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Messages - Groundhog
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« on: March 29, 2013, 02:23:20 AM »
I know someone who went there. She actually was able to get an indefinite paid law clerk position in the DA's office after graduating but before taking the bar so she did that for a couple years. No idea if she ever passed the bar though.
« on: March 17, 2013, 12:54:20 AM »
From the state of LA?
« on: March 17, 2013, 12:53:40 AM »
Blast from the past part deux.
« on: March 17, 2013, 12:49:53 AM »
It's largely irrelevant where you went to undergrad. What matters is your GPA and the percentile your GPA represents. After that, maybe the name of your school, if well-known, might be considered, but in a very minimal way.
Truth is that the advantage of going to certain elite school is their high GPA curves, but that could be the same at Middle State U, it just depends. Some state schools have high medians, some are low, regardless of US News ranking.
What above poster said about many students at elite law schools attending elite universities is true, but I offer a different explanation: higher quality students at elite universities are likely to earn higher LSATs and other factors that make them more attractive to elite law schools. The average LSAT from elite school undergrads is significantly higher than most.
« on: January 21, 2013, 10:13:38 PM »
There's often two related but different questions: has your schooling been interrupted and have you been suspended, expelled, etc.
If you took a leave of absence or something along those lines that's not suspended even if you "suspended" your studies. If the school suspended you in some process you would answer yes, otherwise no. If there is a question about your studies being continuous or interrupted then you would answer appropriately to that.
« on: January 14, 2013, 03:58:37 AM »
I don't disagree that you're likely to find quality Professors at law schools of every rank, but what's different at higher-ranked schools is typically the student body quality and the level of discussion and understanding that potentially creates. There's also economic signaling.
While that Professor who teaches at multiple schools may use similarly difficult exams, that doesn't mean that his teaching style or the in-class experience is the same. Supposedly, higher-ranked schools teach theory more and lower-ranked schools teach the black letter law. At a higher-ranked school, with an objectively higher student quality, it's more likely the Professor doesn't have to go over the basics but can talk about nuances or theory of the law because it's assumed the students can learn it on their own. Students in class at other schools may need more black letter law training, which could help them more with the bar exam.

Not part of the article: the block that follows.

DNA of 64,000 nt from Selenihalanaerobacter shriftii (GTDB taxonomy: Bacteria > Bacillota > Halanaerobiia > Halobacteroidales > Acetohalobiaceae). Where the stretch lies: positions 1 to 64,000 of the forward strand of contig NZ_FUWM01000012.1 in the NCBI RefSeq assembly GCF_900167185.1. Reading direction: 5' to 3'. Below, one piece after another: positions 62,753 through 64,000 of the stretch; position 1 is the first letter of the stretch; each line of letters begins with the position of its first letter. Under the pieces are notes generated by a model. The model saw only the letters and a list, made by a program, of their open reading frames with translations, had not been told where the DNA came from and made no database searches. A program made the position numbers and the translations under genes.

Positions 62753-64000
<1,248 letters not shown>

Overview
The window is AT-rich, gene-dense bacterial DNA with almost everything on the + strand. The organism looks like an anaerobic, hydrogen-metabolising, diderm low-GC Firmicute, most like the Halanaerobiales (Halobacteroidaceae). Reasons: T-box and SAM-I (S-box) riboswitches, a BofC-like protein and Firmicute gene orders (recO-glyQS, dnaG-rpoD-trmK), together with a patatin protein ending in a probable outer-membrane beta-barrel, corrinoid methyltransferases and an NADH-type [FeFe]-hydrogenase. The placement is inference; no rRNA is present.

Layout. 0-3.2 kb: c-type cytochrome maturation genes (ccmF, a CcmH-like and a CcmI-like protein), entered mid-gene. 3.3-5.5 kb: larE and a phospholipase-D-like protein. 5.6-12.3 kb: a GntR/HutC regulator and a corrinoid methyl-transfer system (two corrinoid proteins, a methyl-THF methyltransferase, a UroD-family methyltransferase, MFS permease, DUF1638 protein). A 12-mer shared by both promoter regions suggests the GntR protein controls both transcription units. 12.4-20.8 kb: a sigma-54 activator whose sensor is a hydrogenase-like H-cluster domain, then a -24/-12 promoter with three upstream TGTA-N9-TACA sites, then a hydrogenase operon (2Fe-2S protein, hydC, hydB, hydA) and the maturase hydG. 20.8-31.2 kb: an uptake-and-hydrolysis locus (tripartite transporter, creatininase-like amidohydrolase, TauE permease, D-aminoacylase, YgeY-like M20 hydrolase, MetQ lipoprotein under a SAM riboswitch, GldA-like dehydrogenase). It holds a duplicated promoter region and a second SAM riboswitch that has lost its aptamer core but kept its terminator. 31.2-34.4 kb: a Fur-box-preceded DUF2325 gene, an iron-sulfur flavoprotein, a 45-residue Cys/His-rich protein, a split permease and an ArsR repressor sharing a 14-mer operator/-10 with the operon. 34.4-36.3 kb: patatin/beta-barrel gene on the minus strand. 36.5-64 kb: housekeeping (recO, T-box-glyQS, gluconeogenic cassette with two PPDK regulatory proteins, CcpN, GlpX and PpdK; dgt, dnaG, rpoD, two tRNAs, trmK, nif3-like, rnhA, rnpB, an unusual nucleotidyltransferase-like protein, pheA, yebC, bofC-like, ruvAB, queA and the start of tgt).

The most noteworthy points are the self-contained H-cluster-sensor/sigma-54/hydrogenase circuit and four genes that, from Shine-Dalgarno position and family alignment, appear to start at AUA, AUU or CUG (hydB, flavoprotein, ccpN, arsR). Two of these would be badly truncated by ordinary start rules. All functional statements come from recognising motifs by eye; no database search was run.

I guess the point is there's no right or wrong answer to this question because it's whatever you think will serve your needs best. Just my two cents.
« on: January 14, 2013, 03:49:45 AM »
That sounds fine. Obviously the most important thing is keeping your grades up, but 2-3 solid things to list on resume as an undergrad is fine, especially if they are for more than a year.
« on: January 14, 2013, 03:46:37 AM »
To be honest, if your only real goal was to get into law school, I would advise you find a decent 4 year college and get the easiest (and cheapest) degree you can find while studying for the LSAT. A 3.8 GPA and 160 LSAT out of a no-name 4 year college is much better than a 3.4 GPA and 160 LSAT out of a good state school.
« on: January 14, 2013, 03:34:44 AM »
got news: aba not responsible regulating legal profession.
Technically true, but I think we know that OP meant the ABA is the biggest gatekeeper to the legal profession in the sense of being the most commonly accepted accepted accreditation agency and setting the standards for law schools.
« on: January 14, 2013, 03:32:54 AM »
Honestly, there's so many variables, including the fact that there's no guarantee in this market that, even after becoming an attorney, you'll make more money, that we'd need to know more about your situation to even begin to analyze it.
The variables would include your age, current salary, expected salary/area of law, how likely that is to get, promotion potential at current job/as lawyer, etc. Sorry I can't be more specific.
One way I've heard to look at is that you're losing your last year of work, which generally is among workers' highest-paid, so each year can make a difference.
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